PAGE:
"The poop problem has become unmanageable."

Hollywood Pigeons to Be Put on the Pill
Over the next few months a birth control product called OvoControl P, which interferes with egg development, will be placed in bird food in new rooftop feeders.

"We think we've got a good solution to a bad situation," said Laura Dodson, president of the Argyle Civic Association, the group leading the effort to try the new contraceptive. "The poop problem has become unmanageable and this could be the answer."

Dodson said representatives from People for the Ethical Treatment of Animals contacted her group with the idea to use OvoControl P. Other animal rights groups, including the Humane Society of the United States, support the contraceptive over electric shock gates, spiked rooftops, poisons or other methods.

I think the ubiquitous pigeon-spikes and mesh fences covering every statuary alcove are a far bigger architectural blight than the poop they are intended to avoid, so I'm all for it.

Now if only we could put human birth control in the water supply, we'd really be getting somewhere.

By the way, why is it that 99% of the birds you see in cities are pigeons? What makes them so much more successful than any of the others? Does it have something to do with their greasy coating or their deformed club-feet?

Tags: , ,

49 Responses:

  1. boggyb says:

    There's a nice method that some places use to control pigeons: hawks.

    Peregrines like nesting on skyscrapers, and apparently like the taste of pigeons.

    • dr_memory says:

      Unfortunately, there's a literally fatal incompatibility between that method and more normal pigeon-control tactics: hawks that eat poisoned pigeons (which are often the easiest prey) tend to die of the poison themselves.

    • phoenixredux says:

      I accidentally interrupted a peregrine mid-breakfast recently. She was in the middle of a bike trail. I came around the corner, and there she was! Good thing I was already coasting to a stop. It was so cool. She looked up at me, squawked as if to say, "This is MY breakfast - get your own pigeon!" Then she spread her wings and flew away with it in her claws. It was absolutely incredible. I wouldn't mind having more falcons around like that. Nobody likes pigeons, anyway, except for hawks who find them tasty.

    • rapier1 says:

      This is probably why there are not so many pigeons in Pittsburgh. We have lots of hawks and peregrines in our city. Nothing quite like watching a hawk dive down on a pigeon at 40 miles an hour.

  2. bebopmonkey says:

    i know something of their deformed club feet, although the information may not be reliable- apparently one of the pigeon-deterrent devices used is some form of mildly acidic gunk that's supposed to keep them off ledges and such. it eats away at their feet. and obviously doesnt work.

    • soupkills says:

      A friend of mine very much into rats said that the rats will bite onto pigeon feet and not let go until they have gnawed through.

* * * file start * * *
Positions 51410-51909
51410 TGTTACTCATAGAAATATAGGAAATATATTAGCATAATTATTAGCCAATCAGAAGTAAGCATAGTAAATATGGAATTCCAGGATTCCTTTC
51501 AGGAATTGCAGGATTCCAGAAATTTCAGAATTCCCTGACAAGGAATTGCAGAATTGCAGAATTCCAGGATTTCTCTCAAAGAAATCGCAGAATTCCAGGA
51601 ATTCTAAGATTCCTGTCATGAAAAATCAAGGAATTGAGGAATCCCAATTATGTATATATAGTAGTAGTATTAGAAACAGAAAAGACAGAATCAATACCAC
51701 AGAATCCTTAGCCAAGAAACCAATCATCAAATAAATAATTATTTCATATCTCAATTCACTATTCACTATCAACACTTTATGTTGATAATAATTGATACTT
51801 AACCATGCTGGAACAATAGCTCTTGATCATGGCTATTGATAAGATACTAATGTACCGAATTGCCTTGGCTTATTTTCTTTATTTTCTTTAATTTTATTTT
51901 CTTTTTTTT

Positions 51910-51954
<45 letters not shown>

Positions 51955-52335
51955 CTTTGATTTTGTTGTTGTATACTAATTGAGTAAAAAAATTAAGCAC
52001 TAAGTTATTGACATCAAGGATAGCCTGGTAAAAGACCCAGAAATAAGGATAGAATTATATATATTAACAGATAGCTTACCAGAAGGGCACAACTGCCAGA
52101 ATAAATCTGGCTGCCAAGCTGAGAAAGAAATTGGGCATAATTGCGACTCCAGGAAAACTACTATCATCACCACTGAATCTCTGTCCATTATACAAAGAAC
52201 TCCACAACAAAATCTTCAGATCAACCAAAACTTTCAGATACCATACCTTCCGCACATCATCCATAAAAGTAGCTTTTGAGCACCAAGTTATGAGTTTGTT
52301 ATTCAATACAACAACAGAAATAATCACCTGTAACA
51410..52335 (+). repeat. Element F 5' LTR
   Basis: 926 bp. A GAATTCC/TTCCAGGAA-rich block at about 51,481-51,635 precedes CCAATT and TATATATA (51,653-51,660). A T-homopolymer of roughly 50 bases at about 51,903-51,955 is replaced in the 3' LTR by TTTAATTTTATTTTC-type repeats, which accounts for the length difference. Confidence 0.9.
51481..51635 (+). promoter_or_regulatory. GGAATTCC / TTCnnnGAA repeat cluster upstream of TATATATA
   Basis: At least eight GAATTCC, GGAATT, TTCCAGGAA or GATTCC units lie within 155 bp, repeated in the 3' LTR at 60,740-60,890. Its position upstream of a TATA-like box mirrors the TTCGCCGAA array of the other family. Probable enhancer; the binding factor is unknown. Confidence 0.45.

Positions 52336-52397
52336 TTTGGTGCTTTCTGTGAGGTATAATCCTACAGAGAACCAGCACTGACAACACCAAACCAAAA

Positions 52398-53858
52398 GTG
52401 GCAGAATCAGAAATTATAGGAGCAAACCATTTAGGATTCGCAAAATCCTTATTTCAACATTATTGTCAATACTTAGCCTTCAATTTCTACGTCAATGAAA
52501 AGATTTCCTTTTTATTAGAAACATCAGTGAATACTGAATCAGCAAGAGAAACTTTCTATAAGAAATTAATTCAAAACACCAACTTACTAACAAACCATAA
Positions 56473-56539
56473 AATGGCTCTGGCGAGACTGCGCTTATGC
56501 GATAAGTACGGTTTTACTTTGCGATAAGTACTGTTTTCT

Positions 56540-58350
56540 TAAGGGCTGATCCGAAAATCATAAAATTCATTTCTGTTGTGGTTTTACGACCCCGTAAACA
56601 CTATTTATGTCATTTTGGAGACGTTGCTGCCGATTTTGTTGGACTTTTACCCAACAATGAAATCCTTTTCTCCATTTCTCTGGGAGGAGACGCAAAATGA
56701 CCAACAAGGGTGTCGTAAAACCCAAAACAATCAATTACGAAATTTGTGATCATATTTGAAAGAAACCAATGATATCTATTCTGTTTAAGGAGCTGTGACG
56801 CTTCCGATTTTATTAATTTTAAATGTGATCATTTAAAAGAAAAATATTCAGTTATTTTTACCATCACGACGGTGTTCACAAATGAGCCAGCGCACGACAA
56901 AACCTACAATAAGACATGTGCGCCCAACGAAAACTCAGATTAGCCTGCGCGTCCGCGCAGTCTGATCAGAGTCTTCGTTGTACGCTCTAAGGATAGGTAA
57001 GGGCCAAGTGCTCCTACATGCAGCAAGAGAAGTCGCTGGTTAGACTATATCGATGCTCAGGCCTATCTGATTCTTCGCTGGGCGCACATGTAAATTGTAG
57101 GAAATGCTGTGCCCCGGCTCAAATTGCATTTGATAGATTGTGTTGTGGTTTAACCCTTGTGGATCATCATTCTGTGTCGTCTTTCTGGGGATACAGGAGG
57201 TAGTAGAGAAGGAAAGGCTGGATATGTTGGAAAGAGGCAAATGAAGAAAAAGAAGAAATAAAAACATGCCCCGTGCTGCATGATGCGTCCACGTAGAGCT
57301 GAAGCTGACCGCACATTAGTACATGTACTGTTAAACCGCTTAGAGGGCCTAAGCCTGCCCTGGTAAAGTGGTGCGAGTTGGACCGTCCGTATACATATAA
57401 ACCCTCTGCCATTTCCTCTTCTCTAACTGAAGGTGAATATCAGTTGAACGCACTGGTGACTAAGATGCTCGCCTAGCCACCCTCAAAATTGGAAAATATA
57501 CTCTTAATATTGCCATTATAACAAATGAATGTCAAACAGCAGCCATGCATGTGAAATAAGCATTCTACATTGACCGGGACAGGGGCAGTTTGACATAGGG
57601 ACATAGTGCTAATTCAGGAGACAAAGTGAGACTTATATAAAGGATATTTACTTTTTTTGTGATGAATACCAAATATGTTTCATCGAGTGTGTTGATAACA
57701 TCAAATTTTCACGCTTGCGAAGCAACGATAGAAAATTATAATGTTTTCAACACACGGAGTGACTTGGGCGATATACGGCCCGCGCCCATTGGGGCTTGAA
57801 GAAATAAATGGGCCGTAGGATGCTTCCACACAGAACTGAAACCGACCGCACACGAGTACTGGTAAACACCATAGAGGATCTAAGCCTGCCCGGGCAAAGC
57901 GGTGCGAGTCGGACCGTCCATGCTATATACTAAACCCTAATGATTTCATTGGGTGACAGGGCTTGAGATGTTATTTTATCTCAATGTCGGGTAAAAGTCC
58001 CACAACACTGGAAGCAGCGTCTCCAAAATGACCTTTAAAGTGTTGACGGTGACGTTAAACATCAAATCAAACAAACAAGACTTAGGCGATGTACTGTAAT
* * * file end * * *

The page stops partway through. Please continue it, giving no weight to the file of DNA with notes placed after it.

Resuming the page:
• gytterberg says:

      I'd always heard it was from perching on exposed metal in the winter. They can puff themselves up and tuck one leg up into themselves, but if they're not timely with switching legs the exposed one can get frostbitten.

  3. lnghnds says:

    Now if only we could put human birth control in the water supply, we'd really be getting somewhere.

    Yes...then maybe we could get rid of the spikes they put on flat surfaces to keep humans from sitting (and pooping?) there.

  4. curlyeric says:

    Why not just poison the f-ers? In one or two dosings they could have the same effect with a fraction of the cost of a sustained effort to keep them on birth control ( if it even works in the first place ).

    All this PS "let's not hurt the poor creatures" crap. They do this non-lethal crow dispersal locally and it requires them sounding horns and setting off flares for a week... a week that everyone has to put up with the horns and flares as well! Just shoot the damn birds and get it over with!

    • wikkit42 says:

      Animal populations have unexpected responses to massive killings. Sometimes you end up with a higher population afterwards than you had before the kill because you've suddenly opened up a bunch of territory and freed a lot of resources, so they breed even faster than usual.

      There is no way you can kill every one of any pest animal in a city, so measures like this that aim to lower the population at equilibrium are more effective.

    • quercus says:

      You can't poison or shoot pigeons. Their breeding capacity is apparently near infinite, limited only by the available food supply. Even if you manage to kill most of them off, they'll just breed their numbers back up as soon as your back's turned. Contraception is effective because it attacks their best weapon, the breeding rate.

      • Right. To clarify for other readers, if you keep a large number of pigeons live but infertile, they'll compete with the pigeons who escaped infertility and prevent them from getting as much food and shelter as they otherwise would. That means that you also lower the fertility rate of the pigeons you didn't manage to drug.

        • gryazi says:

          There's also direct competition for copulatory events -- every hookup with a pigeon-on-the-pill is one that isn't happening with a fertile partner, assuming this doesn't interfere with whatever signals the birds use to negotiate such things.

          This specific method is used in insect control, where masses of sterilized bugs are released just to thin the successful matings out.

          • Oh, duh. Of course.

            Since you seem to know about the technique, maybe you can help me understand: what happens after it's been successful for a few generations? You should now have a much smaller population, meaning that the non-drugged individuals will have lots of resources at their disposal, even if some of their copulations don't pan out. Does the math still work against them? Or do most implementations of this technique manage to sterilize an increasing proportion of the population as the absolute number drops?

  5. xenogram says: